Advert leans heavily on scare tactics
Supported by press material, the Sheldon Adelson-funded Coalition to Stop Internet Gambling is currently running a scare television campaign targeted on persuading Americans and their political representatives that online gambling will destroy lives and homes while helping mobsters and terrorists to launder money if it is allowed to flourish.
Reporting on the advert, The National Journal and other publications are in many cases embedding copies of the advertisement: http://www.nationaljournal.com/technology/what-do-terrorism-and-online-poker-have-in-common-20140210 …thought to be the first in a series using such speculative scare tactics to demonise online gambling.
The advertisement hews to the now familiar Adelson strategy of frequently referencing the FBI, quoting highly selective passages from a letter sent to a Congressman by that organisation last September, outlining possible money laundering routes through a number of industries, but providing no hard evidence of such practices.
"While the FBI is busy defending against terrorist threats and cyberattacks, Internet gambling will give criminals across the world a foothold in every American household, attracting criminal activity not only at home but internationally," the ad dramatically warns, while attempting to pass off press releases and editorials that claim the activity is a "strategic national threat" as objective news reporting.
Online gambling advocates were quickly critical of the video, calling it "absurd" and "irresponsible."
"The notion that licensed and regulated Internet poker would be an attractive conduit for terrorism financing is on its face laughable," said John Pappas, executive director of the Poker Players Alliance, in a statement.
"There isn't a shred of evidence to support this, except for far-fetched claims manufactured by this coalition."
Pro-online gambling advocates point out that tracking money through internet gambling sites is highly effective through advanced technology and operator risk and safety precautions.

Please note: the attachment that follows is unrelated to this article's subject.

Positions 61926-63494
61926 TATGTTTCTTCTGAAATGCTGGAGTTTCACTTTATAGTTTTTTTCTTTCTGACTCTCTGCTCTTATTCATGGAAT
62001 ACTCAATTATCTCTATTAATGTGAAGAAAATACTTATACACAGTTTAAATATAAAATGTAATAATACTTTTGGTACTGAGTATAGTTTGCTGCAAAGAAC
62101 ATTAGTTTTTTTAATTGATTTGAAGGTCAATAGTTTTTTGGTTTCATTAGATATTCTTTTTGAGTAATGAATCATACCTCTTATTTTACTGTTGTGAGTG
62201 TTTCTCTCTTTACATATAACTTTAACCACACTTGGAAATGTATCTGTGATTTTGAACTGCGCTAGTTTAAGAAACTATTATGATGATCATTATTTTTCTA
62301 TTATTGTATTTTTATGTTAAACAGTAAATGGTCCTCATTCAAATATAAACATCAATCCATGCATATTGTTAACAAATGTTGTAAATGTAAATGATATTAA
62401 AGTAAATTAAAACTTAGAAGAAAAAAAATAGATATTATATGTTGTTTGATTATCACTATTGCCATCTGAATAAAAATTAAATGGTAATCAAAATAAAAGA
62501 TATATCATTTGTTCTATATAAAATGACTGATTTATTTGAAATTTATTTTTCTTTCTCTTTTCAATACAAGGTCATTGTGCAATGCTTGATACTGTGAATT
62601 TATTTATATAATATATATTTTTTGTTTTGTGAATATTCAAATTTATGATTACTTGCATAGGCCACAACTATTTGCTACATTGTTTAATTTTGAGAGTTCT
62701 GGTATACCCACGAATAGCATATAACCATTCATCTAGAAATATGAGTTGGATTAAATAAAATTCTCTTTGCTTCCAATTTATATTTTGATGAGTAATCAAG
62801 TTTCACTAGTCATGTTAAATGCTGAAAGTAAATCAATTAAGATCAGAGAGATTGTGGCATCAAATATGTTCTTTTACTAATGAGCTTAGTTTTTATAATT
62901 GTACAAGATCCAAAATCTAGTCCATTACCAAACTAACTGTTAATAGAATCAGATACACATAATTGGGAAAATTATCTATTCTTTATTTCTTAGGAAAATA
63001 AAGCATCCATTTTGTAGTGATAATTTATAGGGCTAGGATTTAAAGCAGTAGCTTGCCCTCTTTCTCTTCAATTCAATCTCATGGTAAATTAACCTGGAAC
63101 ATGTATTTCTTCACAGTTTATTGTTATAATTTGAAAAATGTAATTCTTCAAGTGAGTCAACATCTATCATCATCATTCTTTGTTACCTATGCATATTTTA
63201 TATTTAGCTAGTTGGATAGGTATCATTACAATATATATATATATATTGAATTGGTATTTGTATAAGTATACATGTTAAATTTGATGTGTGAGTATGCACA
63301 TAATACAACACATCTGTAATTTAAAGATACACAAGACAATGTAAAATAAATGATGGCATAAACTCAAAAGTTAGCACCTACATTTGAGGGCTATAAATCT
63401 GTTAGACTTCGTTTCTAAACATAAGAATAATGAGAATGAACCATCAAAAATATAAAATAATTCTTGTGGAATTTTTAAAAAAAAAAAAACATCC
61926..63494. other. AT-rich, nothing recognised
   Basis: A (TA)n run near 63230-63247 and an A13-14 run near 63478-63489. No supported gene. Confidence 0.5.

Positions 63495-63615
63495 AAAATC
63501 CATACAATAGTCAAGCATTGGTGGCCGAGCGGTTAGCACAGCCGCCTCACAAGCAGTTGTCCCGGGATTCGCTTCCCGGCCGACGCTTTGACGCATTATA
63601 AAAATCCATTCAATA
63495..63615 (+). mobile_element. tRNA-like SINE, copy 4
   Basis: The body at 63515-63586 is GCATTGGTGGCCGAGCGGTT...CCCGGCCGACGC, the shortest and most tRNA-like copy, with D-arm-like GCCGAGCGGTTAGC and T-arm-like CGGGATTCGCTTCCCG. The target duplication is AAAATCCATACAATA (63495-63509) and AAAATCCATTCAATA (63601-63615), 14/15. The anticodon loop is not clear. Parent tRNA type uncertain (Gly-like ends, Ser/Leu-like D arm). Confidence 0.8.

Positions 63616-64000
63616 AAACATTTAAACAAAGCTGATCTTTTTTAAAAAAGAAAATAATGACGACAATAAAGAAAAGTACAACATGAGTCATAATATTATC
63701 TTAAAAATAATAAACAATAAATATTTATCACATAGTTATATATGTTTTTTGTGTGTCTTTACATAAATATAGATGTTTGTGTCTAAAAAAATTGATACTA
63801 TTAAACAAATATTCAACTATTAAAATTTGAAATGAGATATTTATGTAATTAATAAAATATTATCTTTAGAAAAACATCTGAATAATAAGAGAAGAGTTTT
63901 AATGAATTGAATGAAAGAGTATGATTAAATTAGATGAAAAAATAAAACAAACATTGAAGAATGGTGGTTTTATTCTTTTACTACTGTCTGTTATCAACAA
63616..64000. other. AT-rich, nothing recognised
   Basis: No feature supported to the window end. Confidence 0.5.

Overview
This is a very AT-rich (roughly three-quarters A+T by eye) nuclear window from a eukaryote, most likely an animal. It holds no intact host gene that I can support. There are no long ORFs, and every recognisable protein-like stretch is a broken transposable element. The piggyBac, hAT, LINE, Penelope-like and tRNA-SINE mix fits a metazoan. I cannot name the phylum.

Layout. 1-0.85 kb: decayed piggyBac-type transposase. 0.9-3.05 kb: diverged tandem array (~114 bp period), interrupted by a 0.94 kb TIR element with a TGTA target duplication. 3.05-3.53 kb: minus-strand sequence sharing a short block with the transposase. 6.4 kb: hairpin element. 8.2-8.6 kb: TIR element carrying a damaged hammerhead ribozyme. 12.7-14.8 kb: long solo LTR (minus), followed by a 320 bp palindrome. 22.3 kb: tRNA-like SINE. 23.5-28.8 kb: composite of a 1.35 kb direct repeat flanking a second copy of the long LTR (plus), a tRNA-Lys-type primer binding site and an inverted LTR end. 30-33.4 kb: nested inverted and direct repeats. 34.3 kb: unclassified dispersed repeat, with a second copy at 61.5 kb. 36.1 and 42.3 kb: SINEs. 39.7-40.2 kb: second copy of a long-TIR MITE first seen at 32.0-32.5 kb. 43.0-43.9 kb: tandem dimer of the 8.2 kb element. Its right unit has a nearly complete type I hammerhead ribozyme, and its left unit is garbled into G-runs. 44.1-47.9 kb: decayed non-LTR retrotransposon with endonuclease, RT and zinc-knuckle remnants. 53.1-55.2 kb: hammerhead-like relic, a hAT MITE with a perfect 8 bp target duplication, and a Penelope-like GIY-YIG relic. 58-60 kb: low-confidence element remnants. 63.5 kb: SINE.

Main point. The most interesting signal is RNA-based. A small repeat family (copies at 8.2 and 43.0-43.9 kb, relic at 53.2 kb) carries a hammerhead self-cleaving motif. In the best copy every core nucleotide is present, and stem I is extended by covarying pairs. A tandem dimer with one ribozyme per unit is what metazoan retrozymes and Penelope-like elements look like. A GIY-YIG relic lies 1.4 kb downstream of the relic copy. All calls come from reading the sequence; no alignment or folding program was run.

Adding to the sinister theme of the advert is a heavy, ominous sound track and a rather theatrical narrator.
Las Vegas Sands land casinos owner Adelson has vowed to spend "whatever it takes" to impose his version of morality on Americans when it comes to online gambling, and some reports say he has invested a "six-figure sum" in putting his spin on the issue as he tries to influence public and political opinion through op-ed articles, hired lobbyists, speeches by political front-men and paid advertising.
As one of the largest donors to the Republican Party, he is in a strong position to influence views in an election year.
Countering Adelson's CSIG action group is the Coalition for Consumer and Online Protection, which is also about to launch a $250,000 campaign to bring balance to the issue and oppose the CSIG attempt to impose a federal ban (see previous InfoPowa reports).
American Gaming Association president Geoff Freeman said in an email to his board last week:
"The Coalition [for Consumer and Online Protection], will operate exclusively at the federal level — encouraging Congress to embrace regulation as the best means to protect minors, detect money launderers and eliminate a dangerous black market."
In related news, the usually well-informed Nevada gaming reporter Jon Ralston reports that Adelson's CSIG mouthpieces, former New York governor Governor George Pataki, Senator Blanche Lincoln and Mayor Wellington Webb, have signed off on a letter to members at the American Gaming Association – a trade body for land casino operators which is opposed to his anti-online gambling campaign — attacking the Association’s stand on the banning issue.
The letter dispatched yesterday (Monday) calls for a "time out" on internet gambling and a revamp of the 1961 Wire Act so that it is expanded to include online gambling generally rather than online sports betting exclusively.
In doing so it ironically invokes Senate Majority Leader Harry Reid, who has been trying unsuccessfully for years to get a federal bill legalising online poker through Congress.
Ralston Reports characterises the letter as "…a sustained attack on claims made by the AGA, of which Adelson is a member" and references the television advert released the same day by Adelson's Coalition in what is clearly a multi-pronged attack on internet gambling.
The letter is long and burdened with selective references, and can be viewed in full here.
Online Casino News Courtesy of Infopowa